Addis Ababa/Geneva, 29 November 2021 – Building on lessons learned from our collective experience with dose donations over the past several months, the African Vaccine Acquisition Trust (AVAT), the Africa Centres for Disease Control and Prevention (Africa CDC) and COVAX wish to draw the attention of the international community to the situation of donations of COVID-19 vaccines to Africa, and other COVAX participating economies, particularly those supported by the Gavi COVAX Advance Market Commitment (AMC).
AVAT and COVAX complement each other’s efforts to support African countries to meet their immunisation targets, recognising the global goal of immunising 70% of the African population. Dose donations have been an important source of supply while other sources are stepping up, but the quality of donations needs to improve.
AVAT and COVAX are focused on accelerating access to and rollout of COVID-19 vaccines in Africa. Together we are rapidly expanding supply to the continent, and providing countries with the support to be able to utilise the doses they receive. To date, over 90 million donated doses have been delivered to the continent via COVAX and AVAT and millions more via bilateral arrangements.
However, the majority of the donations to-date have been ad hoc, provided with little notice and short shelf lives. This has made it extremely challenging for countries to plan vaccination campaigns and increase absorptive capacity. To achieve higher coverage rates across the continent, and for donations to be a sustainable source of supply that can complement supply from AVAT and COVAX purchase agreements, this trend must change.
Countries need predictable and reliable supply. Having to plan at short notice and ensure uptake of doses with short shelf lives exponentially magnifies the logistical burden on health systems that are already stretched. Furthermore, ad hoc supply of this kind utilises capacity – human resources, infrastructure, cold chain – that could be directed towards long-term successful and sustainable rollout. It also dramatically increases the risks of expiry once doses with already short shelf-lives arrive in country, which may have long-term repercussions for vaccine confidence.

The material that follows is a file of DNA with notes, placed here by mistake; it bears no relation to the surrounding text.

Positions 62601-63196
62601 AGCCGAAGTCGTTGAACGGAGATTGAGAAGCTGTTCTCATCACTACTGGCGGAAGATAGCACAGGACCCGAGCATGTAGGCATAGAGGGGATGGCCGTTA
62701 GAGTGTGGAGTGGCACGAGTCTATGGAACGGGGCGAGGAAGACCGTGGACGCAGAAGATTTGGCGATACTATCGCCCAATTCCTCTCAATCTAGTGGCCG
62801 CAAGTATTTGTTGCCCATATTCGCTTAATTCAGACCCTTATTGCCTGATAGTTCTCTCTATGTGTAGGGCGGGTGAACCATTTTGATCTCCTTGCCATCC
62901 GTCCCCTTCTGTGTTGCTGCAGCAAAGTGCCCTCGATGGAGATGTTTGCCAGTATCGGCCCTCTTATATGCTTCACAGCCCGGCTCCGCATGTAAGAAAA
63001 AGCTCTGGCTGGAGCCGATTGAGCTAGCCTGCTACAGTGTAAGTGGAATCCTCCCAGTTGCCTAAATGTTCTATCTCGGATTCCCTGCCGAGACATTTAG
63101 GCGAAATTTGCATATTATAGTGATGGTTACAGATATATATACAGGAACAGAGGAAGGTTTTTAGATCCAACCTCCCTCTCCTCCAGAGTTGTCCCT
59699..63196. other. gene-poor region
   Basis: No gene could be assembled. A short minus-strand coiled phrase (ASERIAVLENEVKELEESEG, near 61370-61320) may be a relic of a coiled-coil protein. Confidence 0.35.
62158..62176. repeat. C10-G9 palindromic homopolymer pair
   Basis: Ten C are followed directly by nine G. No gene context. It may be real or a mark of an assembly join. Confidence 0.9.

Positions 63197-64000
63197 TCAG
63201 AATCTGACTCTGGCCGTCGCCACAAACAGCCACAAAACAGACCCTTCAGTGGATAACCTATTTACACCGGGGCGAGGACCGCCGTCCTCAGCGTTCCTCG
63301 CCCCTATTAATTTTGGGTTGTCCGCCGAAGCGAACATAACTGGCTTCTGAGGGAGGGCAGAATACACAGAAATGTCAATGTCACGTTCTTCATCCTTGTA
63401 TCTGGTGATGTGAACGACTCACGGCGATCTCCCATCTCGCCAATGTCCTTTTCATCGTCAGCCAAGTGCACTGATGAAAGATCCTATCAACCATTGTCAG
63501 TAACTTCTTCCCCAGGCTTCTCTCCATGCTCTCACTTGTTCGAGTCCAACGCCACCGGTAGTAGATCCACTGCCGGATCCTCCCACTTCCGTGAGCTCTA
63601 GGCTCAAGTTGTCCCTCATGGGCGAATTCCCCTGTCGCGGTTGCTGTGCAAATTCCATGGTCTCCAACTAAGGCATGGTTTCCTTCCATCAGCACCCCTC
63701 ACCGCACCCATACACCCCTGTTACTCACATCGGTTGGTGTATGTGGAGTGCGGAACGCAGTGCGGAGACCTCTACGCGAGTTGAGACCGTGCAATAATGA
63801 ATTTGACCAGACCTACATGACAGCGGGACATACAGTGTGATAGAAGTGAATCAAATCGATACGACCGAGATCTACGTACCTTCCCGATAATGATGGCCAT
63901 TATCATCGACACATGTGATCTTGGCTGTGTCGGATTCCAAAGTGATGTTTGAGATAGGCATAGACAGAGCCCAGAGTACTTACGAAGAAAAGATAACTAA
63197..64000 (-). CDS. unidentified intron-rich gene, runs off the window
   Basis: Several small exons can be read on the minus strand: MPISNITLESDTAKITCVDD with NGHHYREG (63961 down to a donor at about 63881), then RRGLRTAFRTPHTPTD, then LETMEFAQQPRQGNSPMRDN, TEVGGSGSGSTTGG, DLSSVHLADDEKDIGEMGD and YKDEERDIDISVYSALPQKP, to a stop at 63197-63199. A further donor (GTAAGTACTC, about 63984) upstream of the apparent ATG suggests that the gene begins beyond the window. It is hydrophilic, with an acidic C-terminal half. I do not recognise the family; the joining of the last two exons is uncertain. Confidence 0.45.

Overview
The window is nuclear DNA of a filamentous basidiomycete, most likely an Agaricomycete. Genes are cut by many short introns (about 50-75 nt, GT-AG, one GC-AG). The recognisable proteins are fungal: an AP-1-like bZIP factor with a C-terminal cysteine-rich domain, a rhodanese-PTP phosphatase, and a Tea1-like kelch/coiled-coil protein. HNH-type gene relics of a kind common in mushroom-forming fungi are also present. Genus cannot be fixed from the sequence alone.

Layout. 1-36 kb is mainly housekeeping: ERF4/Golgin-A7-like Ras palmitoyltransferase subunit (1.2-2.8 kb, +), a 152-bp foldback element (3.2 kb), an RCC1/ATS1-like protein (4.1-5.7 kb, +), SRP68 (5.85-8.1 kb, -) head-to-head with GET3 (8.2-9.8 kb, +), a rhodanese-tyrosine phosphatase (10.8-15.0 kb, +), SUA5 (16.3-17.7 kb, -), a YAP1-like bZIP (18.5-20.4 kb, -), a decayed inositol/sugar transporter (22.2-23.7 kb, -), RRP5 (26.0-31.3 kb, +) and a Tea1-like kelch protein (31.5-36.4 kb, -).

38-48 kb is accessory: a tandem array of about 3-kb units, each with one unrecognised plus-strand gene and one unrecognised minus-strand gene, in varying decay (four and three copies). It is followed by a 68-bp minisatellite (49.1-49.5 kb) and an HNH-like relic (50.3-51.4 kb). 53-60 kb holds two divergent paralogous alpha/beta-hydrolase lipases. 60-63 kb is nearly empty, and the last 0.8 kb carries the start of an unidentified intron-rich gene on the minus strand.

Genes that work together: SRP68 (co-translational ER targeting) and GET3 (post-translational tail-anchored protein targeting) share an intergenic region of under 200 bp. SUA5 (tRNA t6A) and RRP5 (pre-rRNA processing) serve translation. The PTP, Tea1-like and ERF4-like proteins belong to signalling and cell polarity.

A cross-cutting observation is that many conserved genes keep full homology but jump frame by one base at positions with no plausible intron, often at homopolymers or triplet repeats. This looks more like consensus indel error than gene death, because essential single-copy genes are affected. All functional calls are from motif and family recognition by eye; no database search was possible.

Donations to COVAX, AVAT, and African countries must be made in a way that allows countries to effectively mobilise domestic resources in support of rollout and enables long-term planning to increase coverage rates. We call on the international community, particularly donors and manufacturers, to commit to this effort by adhering to the following standards, beginning from 1 January 2022:
AVAT, Africa CDC and COVAX remain committed to collaborate with donor countries, vaccine manufacturers and partners on ensuring these standards are upheld, as we continue to work together towards achieving Africa’s vaccination goals.
Dr Nicaise Ndembi, Africa CDC
Meghana Sharafudeen, Gavi
+41 79 711 55 54
Cirũ Kariũki, Gavi
+41 79 913 94 41
Evan O’Connell, Gavi
+41 79 682 18 95
WHO Press Office
Kurtis Cooper, UNICEF New York
+1 917 476 1435
Stephanie Brickman, UNICEF Copenhagen
+45 4087 4876
CEPI Press Office
+44 7387 055214